Preliminary design plans for the Baltimore Road project are expected to be completed at the end of June. Those designs will outline plans for making the heavily traveled road accessible and safe to transit users, bicyclists, pedestrians and motorists.
The project is called the Rockville Intermodal Access Project along Baltimore Road. What that means is the project on Baltimore Road will make the road accessible for all modes of Transportation.
A public meeting was held in February to outline details of the project and seek public input before designs were drafted. A second public meeting is planned for August/September. Details of the meeting will be posted at www.rockvillemd.gov as they become available.
The 2 1/3-mile project can be broken down into two parts. The first is the area from Town Center to First Street, where engineers will look at ways to improve pedestrian and bicycle travel, as well as access to bus stops. The second is from First Street to the City limits at Ashleigh Woods Court, just east of Rockville High School, where the work will include the installation of curb and gutter, sidewalks, storm drains, stormwater management, resurfacing and the extension of a shared-use path.
The City received a $4 million federal grant for the project through the Federal Highway Administration. A total cost for the project has not yet been determined.
To learn more about this project, call Andrew Luetkemeier at 240-314-8524 or e-mail him at email@example.com, or visit www.rockvillemd.gov/transportation.
Twelve members of the Rockville City Police Department and two Rockville City employees are among the 30 professionals and volunteers who were honored during the 21st annual Rockville Public Safety Awards.
Officer Javier Baquero earned two Distinguished Service Citations. The first for his efforts to save a stabbing victim before EMS personnel arrived and his diligence in working to arrest the suspect in the incident.
Baquero earned the second citation for his role, along with Cpl. Philip Parnell and Officer John
Pfaehler, in the arrest of two men responsible for several robberies of vehicles during a January snowstorm. Baquero, Parnell and Pfaehler were honored for their "physical endurance" during "extreme weather conditions" to protect the "safety of residents."
Cpl. Kyle Dickerson and his K9 partner Rocko earned the honor for their "perseverance in the capture of an armed and dangerous suspect." Dickerson and Rocko were called on Oct. 12, 2009, to assist in a shooting and robbery in Aspen Hill. Dickerson and Rocko were able to track the suspect, who ultimately surrendered, following an exhaustive foot pursuit.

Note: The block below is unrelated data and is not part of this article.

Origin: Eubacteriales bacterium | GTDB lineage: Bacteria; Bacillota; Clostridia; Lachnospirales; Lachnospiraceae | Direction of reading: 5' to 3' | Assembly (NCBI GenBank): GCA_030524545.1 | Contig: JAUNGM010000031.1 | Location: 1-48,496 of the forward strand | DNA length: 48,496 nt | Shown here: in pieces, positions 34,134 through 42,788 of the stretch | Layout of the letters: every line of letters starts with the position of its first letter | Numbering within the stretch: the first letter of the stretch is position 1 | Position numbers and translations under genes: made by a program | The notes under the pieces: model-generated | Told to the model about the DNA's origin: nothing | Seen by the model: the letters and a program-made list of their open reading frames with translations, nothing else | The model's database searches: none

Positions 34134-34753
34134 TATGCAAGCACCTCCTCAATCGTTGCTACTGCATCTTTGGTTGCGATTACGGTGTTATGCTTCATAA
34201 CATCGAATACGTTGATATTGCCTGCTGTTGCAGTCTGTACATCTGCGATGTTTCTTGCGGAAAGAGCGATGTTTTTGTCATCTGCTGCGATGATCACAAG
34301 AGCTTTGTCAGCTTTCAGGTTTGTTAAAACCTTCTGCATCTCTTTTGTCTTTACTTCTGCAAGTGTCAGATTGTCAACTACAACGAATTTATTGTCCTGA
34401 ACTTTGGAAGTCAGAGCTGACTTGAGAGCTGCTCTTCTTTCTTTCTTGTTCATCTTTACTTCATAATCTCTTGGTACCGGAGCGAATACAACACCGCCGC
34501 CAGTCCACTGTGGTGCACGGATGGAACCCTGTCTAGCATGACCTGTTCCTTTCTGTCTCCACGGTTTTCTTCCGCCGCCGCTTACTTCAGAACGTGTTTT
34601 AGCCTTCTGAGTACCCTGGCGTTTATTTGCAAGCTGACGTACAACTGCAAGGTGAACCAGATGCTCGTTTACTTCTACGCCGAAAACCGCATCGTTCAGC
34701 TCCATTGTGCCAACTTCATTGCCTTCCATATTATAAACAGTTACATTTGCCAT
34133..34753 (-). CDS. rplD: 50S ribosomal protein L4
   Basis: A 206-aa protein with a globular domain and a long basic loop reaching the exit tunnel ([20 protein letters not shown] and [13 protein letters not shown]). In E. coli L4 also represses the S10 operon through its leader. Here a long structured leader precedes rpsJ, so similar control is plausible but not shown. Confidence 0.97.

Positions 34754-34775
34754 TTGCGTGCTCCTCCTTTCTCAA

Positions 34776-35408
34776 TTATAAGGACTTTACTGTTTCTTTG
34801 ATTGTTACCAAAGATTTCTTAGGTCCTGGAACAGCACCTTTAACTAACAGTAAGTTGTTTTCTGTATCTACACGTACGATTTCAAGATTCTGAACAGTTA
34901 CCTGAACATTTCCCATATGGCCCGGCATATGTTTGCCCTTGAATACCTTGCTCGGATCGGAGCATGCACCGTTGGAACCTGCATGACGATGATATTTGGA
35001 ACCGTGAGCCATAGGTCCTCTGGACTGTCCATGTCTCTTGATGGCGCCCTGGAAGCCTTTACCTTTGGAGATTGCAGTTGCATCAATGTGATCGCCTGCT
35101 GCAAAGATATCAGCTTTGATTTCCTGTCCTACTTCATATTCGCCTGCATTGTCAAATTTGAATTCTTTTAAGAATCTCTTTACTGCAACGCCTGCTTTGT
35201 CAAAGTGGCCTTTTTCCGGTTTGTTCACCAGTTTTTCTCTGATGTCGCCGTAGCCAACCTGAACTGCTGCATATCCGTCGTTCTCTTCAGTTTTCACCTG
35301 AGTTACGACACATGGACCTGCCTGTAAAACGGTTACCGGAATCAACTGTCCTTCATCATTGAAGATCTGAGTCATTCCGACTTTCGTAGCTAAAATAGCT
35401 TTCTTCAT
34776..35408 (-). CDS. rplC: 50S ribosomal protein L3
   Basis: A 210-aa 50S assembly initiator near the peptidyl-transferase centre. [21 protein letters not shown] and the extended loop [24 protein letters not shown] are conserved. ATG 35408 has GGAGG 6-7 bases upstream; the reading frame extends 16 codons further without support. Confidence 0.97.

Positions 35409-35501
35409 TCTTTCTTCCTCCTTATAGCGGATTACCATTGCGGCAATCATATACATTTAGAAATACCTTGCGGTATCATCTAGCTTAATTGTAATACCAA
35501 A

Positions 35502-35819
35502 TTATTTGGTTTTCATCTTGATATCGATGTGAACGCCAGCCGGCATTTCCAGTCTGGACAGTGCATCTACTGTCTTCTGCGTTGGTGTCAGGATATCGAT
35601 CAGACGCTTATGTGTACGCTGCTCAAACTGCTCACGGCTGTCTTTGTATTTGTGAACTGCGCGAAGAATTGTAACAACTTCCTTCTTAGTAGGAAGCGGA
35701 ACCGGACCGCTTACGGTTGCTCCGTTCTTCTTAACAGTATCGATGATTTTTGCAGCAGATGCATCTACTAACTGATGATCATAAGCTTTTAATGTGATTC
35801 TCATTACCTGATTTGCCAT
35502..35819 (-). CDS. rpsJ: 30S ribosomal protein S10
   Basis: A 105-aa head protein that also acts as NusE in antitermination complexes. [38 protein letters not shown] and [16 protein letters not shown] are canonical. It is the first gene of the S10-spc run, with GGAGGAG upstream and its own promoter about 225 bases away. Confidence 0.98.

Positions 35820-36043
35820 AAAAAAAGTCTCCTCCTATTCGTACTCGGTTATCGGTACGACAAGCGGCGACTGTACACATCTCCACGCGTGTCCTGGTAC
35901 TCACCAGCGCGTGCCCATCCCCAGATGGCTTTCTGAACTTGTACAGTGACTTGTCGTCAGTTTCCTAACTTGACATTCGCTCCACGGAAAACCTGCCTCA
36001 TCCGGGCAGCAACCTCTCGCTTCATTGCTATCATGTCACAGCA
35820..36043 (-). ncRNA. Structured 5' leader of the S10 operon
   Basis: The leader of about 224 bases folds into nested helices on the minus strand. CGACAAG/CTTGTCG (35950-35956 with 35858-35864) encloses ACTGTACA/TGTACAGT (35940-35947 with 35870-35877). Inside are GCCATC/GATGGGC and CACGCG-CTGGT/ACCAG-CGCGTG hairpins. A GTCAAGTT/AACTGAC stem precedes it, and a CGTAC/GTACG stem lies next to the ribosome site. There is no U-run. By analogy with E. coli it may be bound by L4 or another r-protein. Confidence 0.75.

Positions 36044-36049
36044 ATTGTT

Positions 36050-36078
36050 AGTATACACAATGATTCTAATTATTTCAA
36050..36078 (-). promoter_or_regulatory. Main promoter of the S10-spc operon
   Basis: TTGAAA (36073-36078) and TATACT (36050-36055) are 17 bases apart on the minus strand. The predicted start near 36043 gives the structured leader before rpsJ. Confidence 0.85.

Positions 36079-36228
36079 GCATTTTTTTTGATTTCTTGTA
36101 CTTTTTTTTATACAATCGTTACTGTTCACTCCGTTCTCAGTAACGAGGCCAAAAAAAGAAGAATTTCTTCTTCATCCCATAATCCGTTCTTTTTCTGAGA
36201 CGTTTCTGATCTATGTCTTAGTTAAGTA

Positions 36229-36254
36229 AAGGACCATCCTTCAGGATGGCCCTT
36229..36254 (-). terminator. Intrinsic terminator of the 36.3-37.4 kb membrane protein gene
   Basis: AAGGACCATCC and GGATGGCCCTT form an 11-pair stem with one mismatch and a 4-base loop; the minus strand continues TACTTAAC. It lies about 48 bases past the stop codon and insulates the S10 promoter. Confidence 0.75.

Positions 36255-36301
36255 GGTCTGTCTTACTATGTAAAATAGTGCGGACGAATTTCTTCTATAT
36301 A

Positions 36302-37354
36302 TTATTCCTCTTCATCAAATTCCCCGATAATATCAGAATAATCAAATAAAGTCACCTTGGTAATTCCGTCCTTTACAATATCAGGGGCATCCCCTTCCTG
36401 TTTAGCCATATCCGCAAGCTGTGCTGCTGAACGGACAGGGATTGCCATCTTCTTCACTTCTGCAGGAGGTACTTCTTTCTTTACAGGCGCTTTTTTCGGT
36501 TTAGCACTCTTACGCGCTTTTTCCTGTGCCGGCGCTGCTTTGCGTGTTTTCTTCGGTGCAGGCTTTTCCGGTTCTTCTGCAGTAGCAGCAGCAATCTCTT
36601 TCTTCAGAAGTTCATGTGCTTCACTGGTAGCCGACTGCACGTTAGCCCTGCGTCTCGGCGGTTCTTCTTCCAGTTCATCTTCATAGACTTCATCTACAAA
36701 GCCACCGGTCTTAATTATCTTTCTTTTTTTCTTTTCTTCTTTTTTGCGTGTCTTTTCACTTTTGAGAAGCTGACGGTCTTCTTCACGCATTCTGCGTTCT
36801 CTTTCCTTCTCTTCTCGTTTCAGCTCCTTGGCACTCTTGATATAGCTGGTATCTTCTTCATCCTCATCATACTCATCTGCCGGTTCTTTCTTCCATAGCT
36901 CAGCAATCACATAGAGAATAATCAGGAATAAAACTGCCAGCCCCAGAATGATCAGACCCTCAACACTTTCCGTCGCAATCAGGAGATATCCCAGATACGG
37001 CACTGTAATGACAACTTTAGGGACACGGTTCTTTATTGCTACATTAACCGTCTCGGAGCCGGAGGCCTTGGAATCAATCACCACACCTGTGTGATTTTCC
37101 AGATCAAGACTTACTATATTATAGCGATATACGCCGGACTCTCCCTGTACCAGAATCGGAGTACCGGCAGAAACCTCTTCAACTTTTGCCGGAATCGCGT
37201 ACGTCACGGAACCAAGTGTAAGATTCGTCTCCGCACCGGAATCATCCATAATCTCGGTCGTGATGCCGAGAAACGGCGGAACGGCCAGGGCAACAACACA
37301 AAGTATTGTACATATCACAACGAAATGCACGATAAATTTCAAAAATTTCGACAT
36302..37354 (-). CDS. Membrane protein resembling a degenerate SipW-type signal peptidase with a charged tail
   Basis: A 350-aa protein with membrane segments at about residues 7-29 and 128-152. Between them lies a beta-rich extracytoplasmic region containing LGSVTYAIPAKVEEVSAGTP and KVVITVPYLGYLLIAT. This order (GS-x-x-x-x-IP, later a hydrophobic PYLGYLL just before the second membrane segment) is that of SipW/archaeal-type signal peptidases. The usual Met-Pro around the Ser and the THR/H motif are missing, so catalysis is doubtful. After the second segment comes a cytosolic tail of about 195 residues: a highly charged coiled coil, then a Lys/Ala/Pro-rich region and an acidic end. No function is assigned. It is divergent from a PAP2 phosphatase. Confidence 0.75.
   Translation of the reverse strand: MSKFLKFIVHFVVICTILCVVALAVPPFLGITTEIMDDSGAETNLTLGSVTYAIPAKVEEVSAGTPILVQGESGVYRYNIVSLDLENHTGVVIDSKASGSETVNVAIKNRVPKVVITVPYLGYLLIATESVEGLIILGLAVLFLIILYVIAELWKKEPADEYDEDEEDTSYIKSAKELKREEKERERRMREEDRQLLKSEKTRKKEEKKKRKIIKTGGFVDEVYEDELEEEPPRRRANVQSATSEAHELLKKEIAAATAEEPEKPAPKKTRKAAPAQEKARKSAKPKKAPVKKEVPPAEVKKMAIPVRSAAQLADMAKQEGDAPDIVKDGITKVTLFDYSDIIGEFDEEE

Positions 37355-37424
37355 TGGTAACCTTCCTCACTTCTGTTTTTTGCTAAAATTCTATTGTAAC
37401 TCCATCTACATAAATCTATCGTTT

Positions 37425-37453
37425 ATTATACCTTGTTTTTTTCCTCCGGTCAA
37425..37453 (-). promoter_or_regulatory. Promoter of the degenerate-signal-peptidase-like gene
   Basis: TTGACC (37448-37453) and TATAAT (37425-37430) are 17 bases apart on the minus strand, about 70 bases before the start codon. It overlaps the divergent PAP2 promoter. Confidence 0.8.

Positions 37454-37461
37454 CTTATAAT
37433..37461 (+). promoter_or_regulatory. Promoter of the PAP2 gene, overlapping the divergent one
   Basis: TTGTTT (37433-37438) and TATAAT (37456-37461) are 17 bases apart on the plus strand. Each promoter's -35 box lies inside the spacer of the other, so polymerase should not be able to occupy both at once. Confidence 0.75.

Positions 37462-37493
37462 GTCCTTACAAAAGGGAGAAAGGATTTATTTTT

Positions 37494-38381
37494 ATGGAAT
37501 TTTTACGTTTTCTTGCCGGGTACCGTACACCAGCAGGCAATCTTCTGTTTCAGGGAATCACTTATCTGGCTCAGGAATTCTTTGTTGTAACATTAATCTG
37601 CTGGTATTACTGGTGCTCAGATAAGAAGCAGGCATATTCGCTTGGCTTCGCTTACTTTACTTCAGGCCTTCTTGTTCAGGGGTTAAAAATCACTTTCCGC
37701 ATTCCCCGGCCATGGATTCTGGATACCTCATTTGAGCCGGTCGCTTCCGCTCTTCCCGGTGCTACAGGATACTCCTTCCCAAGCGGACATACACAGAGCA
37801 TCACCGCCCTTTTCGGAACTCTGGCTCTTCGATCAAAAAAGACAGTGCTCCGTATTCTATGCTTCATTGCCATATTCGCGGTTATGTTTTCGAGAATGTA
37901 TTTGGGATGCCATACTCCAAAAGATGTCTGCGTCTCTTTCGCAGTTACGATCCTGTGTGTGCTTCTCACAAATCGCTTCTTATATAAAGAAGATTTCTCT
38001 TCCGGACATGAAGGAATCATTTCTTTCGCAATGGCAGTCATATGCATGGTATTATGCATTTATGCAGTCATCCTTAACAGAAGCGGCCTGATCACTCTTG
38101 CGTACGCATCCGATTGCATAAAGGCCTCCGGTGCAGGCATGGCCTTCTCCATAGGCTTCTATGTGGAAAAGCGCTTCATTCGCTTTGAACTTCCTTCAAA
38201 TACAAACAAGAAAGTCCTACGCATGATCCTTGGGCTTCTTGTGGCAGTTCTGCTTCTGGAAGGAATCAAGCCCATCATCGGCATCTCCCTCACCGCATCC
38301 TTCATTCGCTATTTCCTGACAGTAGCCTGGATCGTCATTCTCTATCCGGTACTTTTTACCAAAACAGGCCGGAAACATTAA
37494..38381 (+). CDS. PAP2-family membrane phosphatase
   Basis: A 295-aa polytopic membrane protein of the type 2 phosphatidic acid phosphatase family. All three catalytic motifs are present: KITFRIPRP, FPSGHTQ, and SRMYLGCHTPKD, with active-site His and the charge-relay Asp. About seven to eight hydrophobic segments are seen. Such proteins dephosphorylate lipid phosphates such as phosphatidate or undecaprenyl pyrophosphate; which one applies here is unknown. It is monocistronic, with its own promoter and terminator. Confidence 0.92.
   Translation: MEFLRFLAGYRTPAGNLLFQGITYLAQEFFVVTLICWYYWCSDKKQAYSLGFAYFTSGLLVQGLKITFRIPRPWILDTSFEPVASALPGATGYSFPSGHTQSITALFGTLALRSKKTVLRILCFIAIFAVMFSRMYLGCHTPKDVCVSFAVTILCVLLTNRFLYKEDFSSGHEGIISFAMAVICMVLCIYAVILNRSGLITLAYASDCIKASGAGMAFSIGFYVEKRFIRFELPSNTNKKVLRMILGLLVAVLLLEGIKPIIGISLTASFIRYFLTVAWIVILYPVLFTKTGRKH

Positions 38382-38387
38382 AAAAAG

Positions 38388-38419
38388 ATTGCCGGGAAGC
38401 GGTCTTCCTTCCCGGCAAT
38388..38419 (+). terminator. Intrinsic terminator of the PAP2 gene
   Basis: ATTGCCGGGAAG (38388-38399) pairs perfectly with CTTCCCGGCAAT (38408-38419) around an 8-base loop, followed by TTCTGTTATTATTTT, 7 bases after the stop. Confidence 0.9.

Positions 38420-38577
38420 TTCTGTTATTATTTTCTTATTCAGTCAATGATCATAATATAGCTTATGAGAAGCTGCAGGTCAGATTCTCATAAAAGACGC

Seven officers earned the Distinguished Service Citation for their roles in helping to solve a series of 30 burglaries that took place throughout Montgomery County during December 2008. Sgts. J.P. Cowell and Michael Kearney, Cpls. Michael Varron, Jeff Cramer, Kelly Reidy and Ali Zeighani, and Officer Ryan Street were recognized for the "outstanding diligent and cooperative effort" that led to the arrest of the suspect, who was sentenced to five years in jail, and closed the burglary cases.
Two Rockville City employees also received the Distinguished Service Citation. On Sept. 16, 2009,
Brenda Bean noticed a woman slumped over in the passenger seat of a vehicle near City Hall. She flagged Eric Ferrell down who was driving by and the two tried to get into the woman’s vehicle to help her. They called for help and the woman was taken to Shady Grove Adventist Hospital and treated.
Rockville City Police Public Safety Communications Dispatcher Karl Nadler earned the Meritorious Service Citation for his efforts on May 30, 2009 that led to the arrest of a fleeing burglary suspect. Nadler received an audible burglary alarm at the Rockville Swim Center and accessed the cameras where he was able to see a female employee enter a room, make contact with someone, and then flee the room. Sensing something was suspicious, Nadler requested officer response. His "quick and appropriate response" resulted in an arrest.
To find out all the details of the awards program, go to www.rockvillemd.gov/police.
Rockville’s FOG (Fats, Oil and Grease) inspection program, which is designed to protect the City’s sewer system and its three watersheds, is moving forward with efforts to ensure the health of Rockville waterways.
Fats, oils and grease are byproducts of cooking that occur in most food establishments, as well as in residential kitchens. Because of the volume of fats, oils and grease that is produced in commercial kitchens, restaurants are required to have an interceptor or vault to capture FOG before it can enter sanitary sewers.
The Mayor and Council approved the Water Quality Protection Ordinance in July 2007. The ordinance includes the prevention of FOG from being discharged into the City's sanitary sewers, storm drains or waterways.
Once an establishment’s interceptor or vault is full, it begins to deposit fats, oils and grease down the drain and into the sanitary sewer system. In the sanitary sewer, pipes become clogged, and that can lead to backups and overflows. That ultimately can affect the health of Rockville's watersheds – Rock Creek, Cabin John and Watts Branch – as well as the health of fish and wildlife, and humans.
The FOG inspection program inspects all food establishments. Since the program was initiated in 2007, more than 90 inspections have been conducted, and 18 restaurants have received violations, with orders to eliminate their contribution of FOG into the City’s sewer system.
For questions or comments about the program, call or e-mail Zack Glenn at 210-314-8878 or firstname.lastname@example.org.